Liam Halligan: Is Labour now the Party of business?

Liam Halligan
Liam Halligan

Starmer will today tell the Confederation of British Industry that his Party has consigned the Jeremy Corbyn era to history


During his budget statement last month, Rishi Sunak claimed the Conservatives were the Party of public services.

The Chancellor then pushed the UK tax burden, total tax revenues as a share of our economy, to the highest level for 70 years.

With the Tories claiming they're the Party of the public sector, Keir Starmer is now doing his own political role reversal. Later this hour, the Labour leader will address the Confederation of British Industry – where he will declare – get this - that Labour is now the Party of business.

You can hardly blame Starmer. The Tories have presented him with an open goal. Relations between the government and business are somewhat rocky.

Lots of Northern firms are upset the government just scrapped the Eastern - Birmingham to Leeds – leg of the proposed HS2 highspeed rail network. The much-trumpeted Northern Powerhouse Rail project has been scaled back.

Businesses want less regulation and lower taxes – a theme Rachel Reeves exploited at Labour’s party conference this autumn. The Shadow Chancellor pledged Starmer’s party would entirely scrap business rates – a much-hated corporate levy which firms must pay on the value of their premises, whether they make a profit or not.

Starmer will today tell the Confederation of British Industry that his party has consigned the Jeremy Corbyn era to history.

Sensing an opportunity, he’ll make a bold pitch to commercial leaders by saying Labour recognises – and I quote - “when business profits, we all do”.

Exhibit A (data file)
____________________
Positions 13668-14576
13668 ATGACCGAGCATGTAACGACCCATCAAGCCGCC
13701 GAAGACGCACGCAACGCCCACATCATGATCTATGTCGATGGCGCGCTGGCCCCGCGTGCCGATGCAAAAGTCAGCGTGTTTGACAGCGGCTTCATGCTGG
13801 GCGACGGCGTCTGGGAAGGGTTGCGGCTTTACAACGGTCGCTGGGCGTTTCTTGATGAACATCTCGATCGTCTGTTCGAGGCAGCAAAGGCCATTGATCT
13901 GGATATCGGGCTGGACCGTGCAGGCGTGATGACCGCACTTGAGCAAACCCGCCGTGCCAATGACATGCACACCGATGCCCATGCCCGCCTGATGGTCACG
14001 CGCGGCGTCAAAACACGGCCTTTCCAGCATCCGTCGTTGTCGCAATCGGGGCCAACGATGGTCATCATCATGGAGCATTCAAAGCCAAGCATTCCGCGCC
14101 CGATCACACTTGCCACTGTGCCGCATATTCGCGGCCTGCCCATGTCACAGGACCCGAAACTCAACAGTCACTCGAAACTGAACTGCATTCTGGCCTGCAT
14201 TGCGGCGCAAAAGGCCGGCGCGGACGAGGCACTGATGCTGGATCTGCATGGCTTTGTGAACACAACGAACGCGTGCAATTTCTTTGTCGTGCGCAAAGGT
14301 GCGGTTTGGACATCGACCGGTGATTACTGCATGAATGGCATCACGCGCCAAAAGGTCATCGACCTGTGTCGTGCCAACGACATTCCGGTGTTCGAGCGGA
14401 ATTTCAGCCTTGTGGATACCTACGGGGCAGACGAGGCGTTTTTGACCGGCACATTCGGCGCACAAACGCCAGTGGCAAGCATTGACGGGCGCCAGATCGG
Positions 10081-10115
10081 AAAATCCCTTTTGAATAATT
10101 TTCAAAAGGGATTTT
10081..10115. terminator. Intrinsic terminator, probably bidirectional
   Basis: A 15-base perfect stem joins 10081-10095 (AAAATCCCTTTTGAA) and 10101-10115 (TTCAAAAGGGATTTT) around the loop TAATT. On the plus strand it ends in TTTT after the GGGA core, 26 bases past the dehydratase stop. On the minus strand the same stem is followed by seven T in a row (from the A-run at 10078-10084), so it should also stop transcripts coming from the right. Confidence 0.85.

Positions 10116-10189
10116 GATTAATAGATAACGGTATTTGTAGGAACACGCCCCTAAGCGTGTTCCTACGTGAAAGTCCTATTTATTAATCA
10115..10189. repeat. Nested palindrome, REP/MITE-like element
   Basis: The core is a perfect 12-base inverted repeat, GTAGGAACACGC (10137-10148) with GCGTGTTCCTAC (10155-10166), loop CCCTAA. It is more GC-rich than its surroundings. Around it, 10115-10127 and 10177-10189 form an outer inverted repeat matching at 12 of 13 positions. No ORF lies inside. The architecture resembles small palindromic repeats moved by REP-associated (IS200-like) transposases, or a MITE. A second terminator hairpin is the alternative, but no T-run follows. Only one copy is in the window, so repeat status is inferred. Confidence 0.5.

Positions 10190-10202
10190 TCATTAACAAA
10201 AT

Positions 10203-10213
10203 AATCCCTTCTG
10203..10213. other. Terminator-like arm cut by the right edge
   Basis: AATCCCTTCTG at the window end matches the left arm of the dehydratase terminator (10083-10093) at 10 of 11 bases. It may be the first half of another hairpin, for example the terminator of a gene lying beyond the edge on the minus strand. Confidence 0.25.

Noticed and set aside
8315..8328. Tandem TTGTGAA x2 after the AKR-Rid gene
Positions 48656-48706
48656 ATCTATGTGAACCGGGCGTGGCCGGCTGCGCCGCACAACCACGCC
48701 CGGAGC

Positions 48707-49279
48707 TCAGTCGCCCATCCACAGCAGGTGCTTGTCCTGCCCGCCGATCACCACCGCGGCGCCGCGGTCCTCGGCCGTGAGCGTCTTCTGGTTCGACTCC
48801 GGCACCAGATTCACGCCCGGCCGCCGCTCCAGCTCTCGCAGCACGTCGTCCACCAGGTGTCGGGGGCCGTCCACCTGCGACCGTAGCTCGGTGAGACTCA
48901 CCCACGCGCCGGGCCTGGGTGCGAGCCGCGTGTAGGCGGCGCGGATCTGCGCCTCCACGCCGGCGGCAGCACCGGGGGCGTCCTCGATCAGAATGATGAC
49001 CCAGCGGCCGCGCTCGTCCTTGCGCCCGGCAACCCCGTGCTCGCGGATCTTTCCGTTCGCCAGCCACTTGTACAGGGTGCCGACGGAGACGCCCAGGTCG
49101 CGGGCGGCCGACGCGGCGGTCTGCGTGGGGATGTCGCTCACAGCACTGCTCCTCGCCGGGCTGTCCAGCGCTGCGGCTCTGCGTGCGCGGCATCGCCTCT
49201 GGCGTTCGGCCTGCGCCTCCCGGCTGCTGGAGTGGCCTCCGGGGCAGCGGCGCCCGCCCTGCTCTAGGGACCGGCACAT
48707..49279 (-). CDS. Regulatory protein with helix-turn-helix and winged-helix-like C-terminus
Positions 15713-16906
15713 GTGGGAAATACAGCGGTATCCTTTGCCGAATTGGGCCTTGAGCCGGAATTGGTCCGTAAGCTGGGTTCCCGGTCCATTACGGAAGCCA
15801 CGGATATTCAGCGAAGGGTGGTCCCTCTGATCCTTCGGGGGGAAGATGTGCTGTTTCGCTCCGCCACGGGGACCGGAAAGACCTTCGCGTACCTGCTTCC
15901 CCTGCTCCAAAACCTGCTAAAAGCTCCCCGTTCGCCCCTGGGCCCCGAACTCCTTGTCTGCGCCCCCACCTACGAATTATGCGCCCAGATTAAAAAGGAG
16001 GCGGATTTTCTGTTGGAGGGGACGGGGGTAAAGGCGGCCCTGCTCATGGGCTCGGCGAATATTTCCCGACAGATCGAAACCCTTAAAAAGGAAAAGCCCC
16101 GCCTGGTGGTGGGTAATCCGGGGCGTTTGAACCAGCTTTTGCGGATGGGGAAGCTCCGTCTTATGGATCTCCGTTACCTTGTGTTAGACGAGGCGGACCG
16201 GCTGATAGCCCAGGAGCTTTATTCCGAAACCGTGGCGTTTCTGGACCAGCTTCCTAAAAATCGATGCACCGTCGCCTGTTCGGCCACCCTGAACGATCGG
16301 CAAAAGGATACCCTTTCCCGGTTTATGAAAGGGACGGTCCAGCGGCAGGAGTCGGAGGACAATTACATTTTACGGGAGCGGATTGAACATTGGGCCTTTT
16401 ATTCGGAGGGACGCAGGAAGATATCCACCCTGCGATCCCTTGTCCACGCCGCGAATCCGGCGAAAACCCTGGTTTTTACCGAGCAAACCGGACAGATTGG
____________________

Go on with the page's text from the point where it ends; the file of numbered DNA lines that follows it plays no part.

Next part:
Playing on business fears about big spending Boris, the Labour leader will claim his party “won’t simply throw cash at the country’s problems."

He'll argue the UK needs an economic “reset” after Brexit and Covid. The Tories has overseen “poor export performance and skills development” since the Brexit transition expired at the start of this year, Starmer will argue, positioning Labour as “the party of work."

"We understand the need for stability, security, and a plan”, Starmer will say, playing on fears among parts of the Tory faithful, in Westminster and beyond, that the Prime Minister – embroiled in rows over second jobs, migration and much else – is presiding over what the traditionally Tory-supporting Spectator magazine recently dubbed “Boris’s court of chaos”.

What’s clear is many British businesses are now struggling in a tough commercial environment. Supply chain problems, labour and skills shortages, combined with rising taxes are making life difficult for many firms. Not all these issues stem from decisions made by Johnson’s government – far from it.

Inflation and supply chain snarl ups are rampant across the rest of Europe and beyond.By stressing the need for more training, investment and lower regulation, Starmer is saying what business leaders want to hear. But what really matters, the issue at hand, is the extent to which such business leaders believe that he'll do a better job.

Is Labour now the Party of business?